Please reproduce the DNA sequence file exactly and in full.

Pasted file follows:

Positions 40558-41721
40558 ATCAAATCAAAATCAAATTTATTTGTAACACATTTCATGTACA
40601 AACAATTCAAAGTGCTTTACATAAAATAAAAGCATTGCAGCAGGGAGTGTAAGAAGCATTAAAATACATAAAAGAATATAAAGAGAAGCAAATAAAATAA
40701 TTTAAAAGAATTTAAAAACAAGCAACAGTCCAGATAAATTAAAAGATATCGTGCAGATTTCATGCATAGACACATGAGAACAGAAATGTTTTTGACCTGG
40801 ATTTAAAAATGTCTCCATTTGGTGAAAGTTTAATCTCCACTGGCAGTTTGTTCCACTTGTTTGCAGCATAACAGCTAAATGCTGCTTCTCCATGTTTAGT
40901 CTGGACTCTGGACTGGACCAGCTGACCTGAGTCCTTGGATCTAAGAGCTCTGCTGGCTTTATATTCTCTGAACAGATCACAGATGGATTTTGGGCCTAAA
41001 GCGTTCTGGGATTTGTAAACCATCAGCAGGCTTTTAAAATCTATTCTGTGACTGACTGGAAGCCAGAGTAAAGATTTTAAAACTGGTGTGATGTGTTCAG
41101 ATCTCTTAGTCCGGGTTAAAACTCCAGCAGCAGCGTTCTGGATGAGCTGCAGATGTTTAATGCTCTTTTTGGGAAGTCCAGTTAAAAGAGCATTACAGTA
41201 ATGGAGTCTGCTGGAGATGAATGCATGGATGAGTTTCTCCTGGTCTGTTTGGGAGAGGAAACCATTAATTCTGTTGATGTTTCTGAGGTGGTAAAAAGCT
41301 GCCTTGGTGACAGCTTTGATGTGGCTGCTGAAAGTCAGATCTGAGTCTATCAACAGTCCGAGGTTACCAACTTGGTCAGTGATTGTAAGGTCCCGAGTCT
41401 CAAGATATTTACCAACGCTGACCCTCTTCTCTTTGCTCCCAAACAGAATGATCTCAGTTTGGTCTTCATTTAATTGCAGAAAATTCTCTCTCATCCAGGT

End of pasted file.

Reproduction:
Positions 40558-41721
40558 ATCAAATCAAAATCAAATTTATTTGTAACACATTTCATGTACA
40601 AACAATTCAAAGTGCTTTACATAAAATAAAAGCATTGCAGCAGGGAGTGTAAGAAGCATTAAAATACATAAAAGAATATAAAGAGAAGCAAATAAAATAA
40701 TTTAAAAGAATTTAAAAACAAGCAACAGTCCAGATAAATTAAAAGATATCGTGCAGATTTCATGCATAGACACATGAGAACAGAAATGTTTTTGACCTGG
40801 ATTTAAAAATGTCTCCATTTGGTGAAAGTTTAATCTCCACTGGCAGTTTGTTCCACTTGTTTGCAGCATAACAGCTAAATGCTGCTTCTCCATGTTTAGT
40901 CTGGACTCTGGACTGGACCAGCTGACCTGAGTCCTTGGATCTAAGAGCTCTGCTGGCTTTATATTCTCTGAACAGATCACAGATGGATTTTGGGCCTAAA
41001 GCGTTCTGGGATTTGTAAACCATCAGCAGGCTTTTAAAATCTATTCTGTGACTGACTGGAAGCCAGAGTAAAGATTTTAAAACTGGTGTGATGTGTTCAG
41101 ATCTCTTAGTCCGGGTTAAAACTCCAGCAGCAGCGTTCTGGATGAGCTGCAGATGTTTAATGCTCTTTTTGGGAAGTCCAGTTAAAAGAGCATTACAGTA
41201 ATGGAGTCTGCTGGAGATGAATGCATGGATGAGTTTCTCCTGGTCTGTTTGGGAGAGGAAACCATTAATTCTGTTGATGTTTCTGAGGTGGTAAAAAGCT
41301 GCCTTGGTGACAGCTTTGATGTGGCTGCTGAAAGTCAGATCTGAGTCTATCAACAGTCCGAGGTTACCAACTTGGTCAGTGATTGTAAGGTCCCGAGTCT
41401 CAAGATATTTACCAACGCTGACCCTCTTCTCTTTGCTCCCAAACAGAATGATCTCAGTTTGGTCTTCATTTAATTGCAGAAAATTCTCTCTCATCCAGGT